Golden Gate University Law Review


Analisa Pratt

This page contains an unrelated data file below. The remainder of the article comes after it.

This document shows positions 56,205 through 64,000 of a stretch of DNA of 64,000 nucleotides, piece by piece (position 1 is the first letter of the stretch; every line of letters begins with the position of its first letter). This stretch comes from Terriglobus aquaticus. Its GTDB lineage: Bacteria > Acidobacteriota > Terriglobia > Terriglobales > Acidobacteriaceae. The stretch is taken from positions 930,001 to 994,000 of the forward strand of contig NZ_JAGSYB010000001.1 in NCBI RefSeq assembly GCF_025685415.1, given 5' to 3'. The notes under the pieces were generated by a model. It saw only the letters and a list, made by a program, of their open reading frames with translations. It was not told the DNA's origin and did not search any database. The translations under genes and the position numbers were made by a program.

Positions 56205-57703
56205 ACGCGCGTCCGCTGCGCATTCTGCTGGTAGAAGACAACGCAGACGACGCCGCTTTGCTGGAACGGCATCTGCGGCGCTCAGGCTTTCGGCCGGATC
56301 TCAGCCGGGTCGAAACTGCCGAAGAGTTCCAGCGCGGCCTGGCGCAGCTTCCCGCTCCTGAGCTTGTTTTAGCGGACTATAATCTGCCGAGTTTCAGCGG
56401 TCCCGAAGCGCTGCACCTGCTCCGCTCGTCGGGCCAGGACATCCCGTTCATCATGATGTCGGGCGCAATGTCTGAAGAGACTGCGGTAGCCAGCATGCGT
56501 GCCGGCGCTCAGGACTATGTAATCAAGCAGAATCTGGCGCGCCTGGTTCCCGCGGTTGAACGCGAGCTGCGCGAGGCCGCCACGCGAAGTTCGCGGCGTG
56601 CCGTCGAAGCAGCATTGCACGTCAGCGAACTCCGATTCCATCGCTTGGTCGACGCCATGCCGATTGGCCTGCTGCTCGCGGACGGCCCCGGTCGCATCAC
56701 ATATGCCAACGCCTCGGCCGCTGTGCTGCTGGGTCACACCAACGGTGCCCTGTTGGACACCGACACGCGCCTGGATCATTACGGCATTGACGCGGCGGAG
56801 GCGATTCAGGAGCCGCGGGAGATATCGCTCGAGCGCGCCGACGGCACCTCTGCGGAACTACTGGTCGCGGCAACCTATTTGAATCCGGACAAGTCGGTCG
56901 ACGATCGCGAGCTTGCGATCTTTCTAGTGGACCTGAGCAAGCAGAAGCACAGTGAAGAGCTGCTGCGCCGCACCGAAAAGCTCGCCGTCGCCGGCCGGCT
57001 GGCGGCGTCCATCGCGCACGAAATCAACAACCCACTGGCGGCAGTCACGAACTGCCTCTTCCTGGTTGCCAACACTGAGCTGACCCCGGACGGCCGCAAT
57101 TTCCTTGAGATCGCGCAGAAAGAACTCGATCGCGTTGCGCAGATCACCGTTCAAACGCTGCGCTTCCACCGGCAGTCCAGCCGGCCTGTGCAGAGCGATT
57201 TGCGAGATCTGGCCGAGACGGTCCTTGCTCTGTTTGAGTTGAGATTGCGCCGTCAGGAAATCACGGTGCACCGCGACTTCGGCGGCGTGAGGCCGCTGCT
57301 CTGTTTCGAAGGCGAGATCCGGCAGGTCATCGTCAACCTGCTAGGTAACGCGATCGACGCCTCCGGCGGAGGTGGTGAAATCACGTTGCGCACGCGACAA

This Comment is divided into seven parts. Part I provides an overview of the current practice concerning citation of unpublished opinions, including a look at how unpublished opinions came into existence, the types of opinions currently published, and the courts' reasoning for limiting citation of unpublished opinions. Part II describes the variations on precedential value an opinion could receive and describes the no-citation rules by circuit. Part III discusses the debate between the Eighth and the Ninth Circuits - the two most vocal circuits on the issue of citability. Part IV deconstructs the reasoning behind no-citation rules. Part V examines the possibility that no-citation rules violate due process rights. Part VI explores proposed Appellate Rule 32.1, which would prohibit appellate courts from restricting citation of judicial opinions, and argues that the proposed rule change is a step in the right direction but is not enough. Finally, Part VII concludes by stating that if we hope to establish a more uniform appellate system, not only must we consistently allow citation to unpublished opinions, but we must also dictate a precedential value to be applied to unpublished opinions when cited.